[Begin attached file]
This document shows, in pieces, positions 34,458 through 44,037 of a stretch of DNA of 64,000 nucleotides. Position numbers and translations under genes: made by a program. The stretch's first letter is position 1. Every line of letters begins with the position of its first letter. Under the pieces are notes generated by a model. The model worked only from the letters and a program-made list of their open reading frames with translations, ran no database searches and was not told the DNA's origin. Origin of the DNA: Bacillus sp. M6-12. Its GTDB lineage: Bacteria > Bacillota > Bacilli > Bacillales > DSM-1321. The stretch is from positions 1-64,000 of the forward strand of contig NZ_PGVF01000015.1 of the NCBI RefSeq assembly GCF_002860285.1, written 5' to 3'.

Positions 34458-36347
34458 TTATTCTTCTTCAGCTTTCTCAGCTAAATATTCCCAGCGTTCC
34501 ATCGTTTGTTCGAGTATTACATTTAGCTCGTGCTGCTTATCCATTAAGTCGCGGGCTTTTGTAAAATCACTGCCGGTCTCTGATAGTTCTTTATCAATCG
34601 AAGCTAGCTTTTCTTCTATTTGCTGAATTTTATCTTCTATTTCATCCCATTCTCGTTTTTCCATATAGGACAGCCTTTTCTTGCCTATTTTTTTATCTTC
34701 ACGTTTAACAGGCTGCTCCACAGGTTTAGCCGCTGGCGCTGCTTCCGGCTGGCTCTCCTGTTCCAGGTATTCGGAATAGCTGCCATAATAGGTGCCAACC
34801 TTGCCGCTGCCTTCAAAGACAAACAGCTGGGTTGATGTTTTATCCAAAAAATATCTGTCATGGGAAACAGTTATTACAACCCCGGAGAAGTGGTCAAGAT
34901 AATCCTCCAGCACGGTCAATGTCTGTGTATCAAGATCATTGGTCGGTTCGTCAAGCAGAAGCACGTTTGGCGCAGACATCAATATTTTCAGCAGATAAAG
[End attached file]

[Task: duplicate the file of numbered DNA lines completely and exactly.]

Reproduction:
This document shows, in pieces, positions 34,458 through 44,037 of a stretch of DNA of 64,000 nucleotides. Position numbers and translations under genes: made by a program. The stretch's first letter is position 1. Every line of letters begins with the position of its first letter. Under the pieces are notes generated by a model. The model worked only from the letters and a program-made list of their open reading frames with translations, ran no database searches and was not told the DNA's origin. Origin of the DNA: Bacillus sp. M6-12. Its GTDB lineage: Bacteria > Bacillota > Bacilli > Bacillales > DSM-1321. The stretch is from positions 1-64,000 of the forward strand of contig NZ_PGVF01000015.1 of the NCBI RefSeq assembly GCF_002860285.1, written 5' to 3'.

Positions 34458-36347
34458 TTATTCTTCTTCAGCTTTCTCAGCTAAATATTCCCAGCGTTCC
34501 ATCGTTTGTTCGAGTATTACATTTAGCTCGTGCTGCTTATCCATTAAGTCGCGGGCTTTTGTAAAATCACTGCCGGTCTCTGATAGTTCTTTATCAATCG
34601 AAGCTAGCTTTTCTTCTATTTGCTGAATTTTATCTTCTATTTCATCCCATTCTCGTTTTTCCATATAGGACAGCCTTTTCTTGCCTATTTTTTTATCTTC
34701 ACGTTTAACAGGCTGCTCCACAGGTTTAGCCGCTGGCGCTGCTTCCGGCTGGCTCTCCTGTTCCAGGTATTCGGAATAGCTGCCATAATAGGTGCCAACC
34801 TTGCCGCTGCCTTCAAAGACAAACAGCTGGGTTGATGTTTTATCCAAAAAATATCTGTCATGGGAAACAGTTATTACAACCCCGGAGAAGTGGTCAAGAT
34901 AATCCTCCAGCACGGTCAATGTCTGTGTATCAAGATCATTGGTCGGTTCGTCAAGCAGAAGCACGTTTGGCGCAGACATCAATATTTTCAGCAGATAAAG